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Singapore banks step up pace of cutting, reskilling tellers

OCBC to halve teller jobs in two years and UOB to retrain all tellers over same period to give them "broader" roles

Singapore banks' plans to retrain their frontline staff are gathering pace, with OCBC being the latest to put out fresh targets in reskilling over 300 of its bank tellers here.


SINGAPORE banks' plans to retrain their frontline staff are gathering pace, with OCBC being the latest to put out fresh targets in reskilling over 300 of its bank tellers here.

The bank said on Monday it would cut half of its bank teller jobs in two years. All the tellers at the 51 local branches of Singapore's second-largest bank will be retrained over the next five years to take on digital or advisory roles.

OCBC added that the branch network would remain "largely unchanged", even as it sets aside S$14 million in developing new automated teller machines (ATMs) and digital service kiosks in Singapore that function as "mini branches".

"Even as OCBC transforms its branch operations to focus on more digital and advisory services, no tellers employed today will lose their jobs as a result and the existing network of bank branches will remain largely unchanged," the bank said.

OCBC said the tellers would move into roles that allow them to take on "higher value-added" tasks that require decision-making or physical verification. This shift takes them away from repetitive menial counter tasks such as processing cash transactions, which currently make up close to 90 per cent of transactions performed at branch teller counters.

One in three OCBC bank tellers is a fresh polytechnic graduate while the rest are experienced tellers or staff hired from other banks and industries. Over the past five years, OCBC's bank teller headcount has been reduced by 15 per cent as branch footfall drops along with more customers going digital.

OCBC's latest targets are similar to its peers', as banks in Singapore move to retrain their staff to ready them for the digital transformation of the industry.

A UOB spokesman said within the next two years, all UOB bank tellers will be equipped with "the relevant skillsets to take on broader roles at the branches".

The retraining comes under its Professional Conversion Programme (PCP) that was launched last year for UOB's customer-facing staff. At this point, one in four UOB bank tellers has had his role "broadened".

UOB tellers who have been retrained can now guide customers in using UOB's digital services. BT understands that retrained tellers can also offer advisory services to customers.

DBS, Singapore's largest bank, was the first bank here to announce plans to reskill 1,500 employees under its PCP last October.

These employees to be retrained are not just from the branches but also those from back-end operations in consumer banking and institutional banking, as well as client-facing staff in branches, a spokesman said.

Since then, around two-thirds of all branch employees have been trained, and the remaining third will undergo training in the next 12 months.

"Employees who have undergone training are now equipped to handle a broader range of products and services, as well as better manage and advise customers on their financial needs," the bank spokesman said.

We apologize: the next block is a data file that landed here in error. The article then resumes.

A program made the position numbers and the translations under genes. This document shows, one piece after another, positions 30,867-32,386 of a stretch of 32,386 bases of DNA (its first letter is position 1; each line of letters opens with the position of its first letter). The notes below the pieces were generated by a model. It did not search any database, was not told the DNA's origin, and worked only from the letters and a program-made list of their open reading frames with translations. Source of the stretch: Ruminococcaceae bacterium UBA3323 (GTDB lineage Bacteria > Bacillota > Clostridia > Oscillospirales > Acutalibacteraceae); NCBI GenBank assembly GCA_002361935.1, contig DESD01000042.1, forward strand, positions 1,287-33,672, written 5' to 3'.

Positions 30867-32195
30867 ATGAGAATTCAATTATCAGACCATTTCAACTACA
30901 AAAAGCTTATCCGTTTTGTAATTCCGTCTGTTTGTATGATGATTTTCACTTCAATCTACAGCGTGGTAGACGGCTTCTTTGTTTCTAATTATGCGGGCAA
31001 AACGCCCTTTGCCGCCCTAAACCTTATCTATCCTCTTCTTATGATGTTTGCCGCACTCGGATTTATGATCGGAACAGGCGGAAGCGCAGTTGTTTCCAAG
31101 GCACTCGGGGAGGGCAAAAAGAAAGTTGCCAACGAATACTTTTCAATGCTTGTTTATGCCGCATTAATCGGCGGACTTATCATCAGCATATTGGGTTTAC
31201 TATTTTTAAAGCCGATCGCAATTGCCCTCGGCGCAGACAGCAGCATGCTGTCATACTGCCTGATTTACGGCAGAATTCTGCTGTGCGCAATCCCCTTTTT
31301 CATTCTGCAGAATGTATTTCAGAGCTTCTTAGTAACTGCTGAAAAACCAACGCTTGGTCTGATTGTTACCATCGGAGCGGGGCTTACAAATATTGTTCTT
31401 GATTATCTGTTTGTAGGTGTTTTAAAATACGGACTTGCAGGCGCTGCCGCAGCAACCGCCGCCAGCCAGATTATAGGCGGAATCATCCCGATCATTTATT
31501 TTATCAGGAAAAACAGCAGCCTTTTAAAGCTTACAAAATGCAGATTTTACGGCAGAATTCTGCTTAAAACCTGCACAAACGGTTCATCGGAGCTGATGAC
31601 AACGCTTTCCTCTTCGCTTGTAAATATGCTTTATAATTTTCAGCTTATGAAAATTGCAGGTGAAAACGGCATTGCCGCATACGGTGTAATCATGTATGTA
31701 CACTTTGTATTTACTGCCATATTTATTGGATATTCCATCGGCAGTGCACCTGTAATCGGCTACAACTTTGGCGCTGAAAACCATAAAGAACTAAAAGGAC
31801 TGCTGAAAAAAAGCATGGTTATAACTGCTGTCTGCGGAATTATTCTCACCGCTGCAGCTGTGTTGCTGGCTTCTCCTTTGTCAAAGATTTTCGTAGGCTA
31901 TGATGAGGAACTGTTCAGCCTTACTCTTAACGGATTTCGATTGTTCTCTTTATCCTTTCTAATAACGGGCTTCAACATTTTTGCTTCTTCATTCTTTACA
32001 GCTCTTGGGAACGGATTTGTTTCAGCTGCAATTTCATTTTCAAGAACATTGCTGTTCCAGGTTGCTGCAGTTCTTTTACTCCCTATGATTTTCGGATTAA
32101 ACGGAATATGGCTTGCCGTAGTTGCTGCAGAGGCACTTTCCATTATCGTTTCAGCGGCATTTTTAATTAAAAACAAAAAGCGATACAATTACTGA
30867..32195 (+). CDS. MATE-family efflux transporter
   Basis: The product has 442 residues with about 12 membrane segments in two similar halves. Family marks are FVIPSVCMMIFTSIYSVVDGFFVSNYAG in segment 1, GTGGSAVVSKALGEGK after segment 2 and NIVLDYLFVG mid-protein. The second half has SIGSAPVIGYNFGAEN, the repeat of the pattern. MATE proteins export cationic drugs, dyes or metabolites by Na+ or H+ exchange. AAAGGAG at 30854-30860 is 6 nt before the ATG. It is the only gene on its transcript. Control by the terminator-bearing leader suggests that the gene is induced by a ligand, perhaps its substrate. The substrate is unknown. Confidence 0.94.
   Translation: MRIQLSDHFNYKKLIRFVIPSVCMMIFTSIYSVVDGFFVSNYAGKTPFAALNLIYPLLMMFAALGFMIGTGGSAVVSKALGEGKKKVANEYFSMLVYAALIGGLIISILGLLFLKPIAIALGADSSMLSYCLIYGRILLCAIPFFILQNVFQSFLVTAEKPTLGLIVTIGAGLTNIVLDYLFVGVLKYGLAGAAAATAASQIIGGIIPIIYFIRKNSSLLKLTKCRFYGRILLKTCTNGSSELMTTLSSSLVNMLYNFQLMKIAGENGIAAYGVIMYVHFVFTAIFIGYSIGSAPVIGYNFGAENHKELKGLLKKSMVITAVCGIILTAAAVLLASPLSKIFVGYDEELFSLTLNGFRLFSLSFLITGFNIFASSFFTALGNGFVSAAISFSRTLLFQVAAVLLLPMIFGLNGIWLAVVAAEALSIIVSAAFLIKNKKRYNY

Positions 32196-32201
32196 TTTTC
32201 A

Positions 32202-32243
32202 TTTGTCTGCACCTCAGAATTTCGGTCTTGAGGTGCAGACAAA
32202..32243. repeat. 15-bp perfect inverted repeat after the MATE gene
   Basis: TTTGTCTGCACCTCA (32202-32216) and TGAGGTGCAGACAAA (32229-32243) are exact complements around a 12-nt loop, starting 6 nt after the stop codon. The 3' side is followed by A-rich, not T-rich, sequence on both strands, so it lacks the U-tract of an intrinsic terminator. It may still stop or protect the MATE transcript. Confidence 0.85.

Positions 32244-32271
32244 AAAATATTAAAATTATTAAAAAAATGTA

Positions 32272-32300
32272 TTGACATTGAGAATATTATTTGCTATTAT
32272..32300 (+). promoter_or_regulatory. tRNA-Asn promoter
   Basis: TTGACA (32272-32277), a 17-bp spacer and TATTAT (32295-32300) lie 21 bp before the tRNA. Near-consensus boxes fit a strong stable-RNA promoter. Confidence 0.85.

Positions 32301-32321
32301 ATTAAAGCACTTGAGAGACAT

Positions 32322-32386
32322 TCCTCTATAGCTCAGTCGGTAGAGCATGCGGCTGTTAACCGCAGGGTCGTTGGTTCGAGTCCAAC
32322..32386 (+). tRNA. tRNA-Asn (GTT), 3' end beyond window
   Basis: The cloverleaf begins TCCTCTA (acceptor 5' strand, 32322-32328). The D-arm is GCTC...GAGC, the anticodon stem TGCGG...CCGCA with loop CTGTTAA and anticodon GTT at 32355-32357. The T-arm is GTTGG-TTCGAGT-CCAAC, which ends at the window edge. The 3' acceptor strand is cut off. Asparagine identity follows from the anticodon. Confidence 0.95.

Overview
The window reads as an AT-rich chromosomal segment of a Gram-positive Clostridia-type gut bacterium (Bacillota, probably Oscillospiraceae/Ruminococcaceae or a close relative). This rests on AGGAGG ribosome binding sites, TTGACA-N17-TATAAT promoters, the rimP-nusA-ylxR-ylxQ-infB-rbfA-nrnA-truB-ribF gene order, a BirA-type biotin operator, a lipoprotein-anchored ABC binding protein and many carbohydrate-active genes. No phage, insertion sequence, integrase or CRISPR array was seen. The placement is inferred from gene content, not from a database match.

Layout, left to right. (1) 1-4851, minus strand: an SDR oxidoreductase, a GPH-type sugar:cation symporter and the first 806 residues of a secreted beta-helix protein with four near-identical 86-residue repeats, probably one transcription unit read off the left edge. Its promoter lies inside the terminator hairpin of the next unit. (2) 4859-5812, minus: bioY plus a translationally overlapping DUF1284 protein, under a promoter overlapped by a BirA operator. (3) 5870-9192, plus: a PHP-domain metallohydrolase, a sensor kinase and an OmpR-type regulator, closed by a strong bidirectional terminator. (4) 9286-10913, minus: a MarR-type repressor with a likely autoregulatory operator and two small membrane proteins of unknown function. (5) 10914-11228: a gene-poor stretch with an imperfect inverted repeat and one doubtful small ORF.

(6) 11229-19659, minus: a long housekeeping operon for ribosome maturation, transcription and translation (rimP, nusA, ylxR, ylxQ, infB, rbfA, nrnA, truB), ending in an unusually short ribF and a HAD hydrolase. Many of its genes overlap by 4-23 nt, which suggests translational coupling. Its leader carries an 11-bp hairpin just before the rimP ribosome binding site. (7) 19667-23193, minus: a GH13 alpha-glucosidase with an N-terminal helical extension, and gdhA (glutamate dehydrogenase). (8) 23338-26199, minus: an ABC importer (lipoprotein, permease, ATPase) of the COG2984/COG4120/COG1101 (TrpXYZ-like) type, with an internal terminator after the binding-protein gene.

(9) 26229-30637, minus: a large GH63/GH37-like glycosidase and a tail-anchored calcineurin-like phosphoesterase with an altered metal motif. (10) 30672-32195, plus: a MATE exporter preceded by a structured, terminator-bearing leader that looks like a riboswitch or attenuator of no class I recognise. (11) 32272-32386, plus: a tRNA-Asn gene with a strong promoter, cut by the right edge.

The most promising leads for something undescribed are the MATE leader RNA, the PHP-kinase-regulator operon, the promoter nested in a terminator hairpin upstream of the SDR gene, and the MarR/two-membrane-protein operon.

At the same time, banks are also investing in new technology. OCBC said it spent two years developing new ATMs and digital kiosks that for now, allow customers to perform 15 of the most frequent bank counter services such as cash deposits and larger withdrawals, simultaneous cash and coin deposits, as well as an update of customers' details. It will install these machines at 35 of its branches by 2020.

Since the pilot launch of the new ATMs and digital service kiosks at eight OCBC branches in May this year, the branches have migrated close to 10 per cent of branch over-the-counter transactions to these machines and over 35,000 transactions have been performed.

The new ATMs and digital service kiosks include new digital technology capabilities such as facial and fingerprint scanners for biometric authentication and signature pads, which can be activated for use in the future.

By next year, the ATMs will be able to facilitate instant cheque encashment, so customers can scan their cash cheques at the ATM to receive the funds immediately. The new ATMs will also be able to dispense up to S$200,000 in cash in one transaction, in the customer's preferred note denominations.

Some of the redeployed bank tellers at OCBC will become branch "digital ambassadors". As part of the pilot, 15 "digital ambassadors" have already been working at the branches where the new machines and digital service kiosks have been launched to help guide elderly customers in using the new machines.

Since December 2017, OCBC's "digital ambassadors" have converted 30 per cent of seniors at the Holland Village branch to adopt digital banking such as by using the OCBC Pay Anyone e-payments app or mobile and Internet banking.

DBS said that for about a year now, it has offered services through some 25 Video Teller Machines today, which can handle enquiries such as passbook replacements, and offer assistance from its customer service officers via live video streaming.

In two years, DBS has also rolled out some 120 branch teller machines (BTMs) in Singapore. At BTMs, customers make cash withdrawal and deposits with their passbooks or ATM cards instead of the teller counter. Customers can also withdraw up to S$200,000 per transaction, after the transaction is validated by branch staff.

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